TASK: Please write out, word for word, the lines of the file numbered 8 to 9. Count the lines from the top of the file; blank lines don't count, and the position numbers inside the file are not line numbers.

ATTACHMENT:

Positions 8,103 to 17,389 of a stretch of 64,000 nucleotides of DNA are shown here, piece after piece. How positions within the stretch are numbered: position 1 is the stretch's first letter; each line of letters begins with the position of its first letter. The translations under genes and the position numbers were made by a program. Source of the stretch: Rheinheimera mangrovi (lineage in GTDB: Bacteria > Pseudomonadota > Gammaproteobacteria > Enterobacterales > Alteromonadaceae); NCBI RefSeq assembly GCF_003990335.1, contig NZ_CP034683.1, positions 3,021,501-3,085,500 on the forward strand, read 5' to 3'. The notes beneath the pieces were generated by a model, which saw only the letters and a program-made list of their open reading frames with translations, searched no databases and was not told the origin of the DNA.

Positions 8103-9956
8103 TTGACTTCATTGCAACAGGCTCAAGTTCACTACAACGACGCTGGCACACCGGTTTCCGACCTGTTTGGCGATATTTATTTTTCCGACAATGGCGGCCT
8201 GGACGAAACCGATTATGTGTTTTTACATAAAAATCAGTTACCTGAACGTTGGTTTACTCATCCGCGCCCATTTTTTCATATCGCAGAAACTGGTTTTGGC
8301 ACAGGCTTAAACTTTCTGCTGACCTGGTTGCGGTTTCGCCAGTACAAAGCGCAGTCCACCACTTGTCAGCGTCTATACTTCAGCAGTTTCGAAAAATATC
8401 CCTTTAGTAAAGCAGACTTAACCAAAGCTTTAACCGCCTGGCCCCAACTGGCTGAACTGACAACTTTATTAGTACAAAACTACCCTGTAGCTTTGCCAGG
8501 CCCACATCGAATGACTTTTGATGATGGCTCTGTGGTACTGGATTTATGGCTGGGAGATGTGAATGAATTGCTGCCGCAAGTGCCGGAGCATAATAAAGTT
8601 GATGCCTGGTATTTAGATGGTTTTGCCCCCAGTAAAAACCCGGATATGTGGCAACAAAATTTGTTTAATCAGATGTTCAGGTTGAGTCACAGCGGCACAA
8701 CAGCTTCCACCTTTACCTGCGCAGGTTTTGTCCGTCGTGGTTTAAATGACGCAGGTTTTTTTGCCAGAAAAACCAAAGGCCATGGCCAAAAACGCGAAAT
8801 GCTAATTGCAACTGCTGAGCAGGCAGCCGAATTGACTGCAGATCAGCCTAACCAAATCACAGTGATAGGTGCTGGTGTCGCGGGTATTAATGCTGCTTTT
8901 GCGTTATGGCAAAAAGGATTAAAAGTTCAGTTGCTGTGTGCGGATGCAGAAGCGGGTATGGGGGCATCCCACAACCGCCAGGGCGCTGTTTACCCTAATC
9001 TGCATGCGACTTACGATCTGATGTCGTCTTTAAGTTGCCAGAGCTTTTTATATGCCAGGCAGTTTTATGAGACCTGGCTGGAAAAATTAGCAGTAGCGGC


8601 GATGCCTGGTATTTAGATGGTTTTGCCCCCAGTAAAAACCCGGATATGTGGCAACAAAATTTGTTTAATCAGATGTTCAGGTTGAGTCACAGCGGCACAA
8701 CAGCTTCCACCTTTACCTGCGCAGGTTTTGTCCGTCGTGGTTTAAATGACGCAGGTTTTTTTGCCAGAAAAACCAAAGGCCATGGCCAAAAACGCGAAAT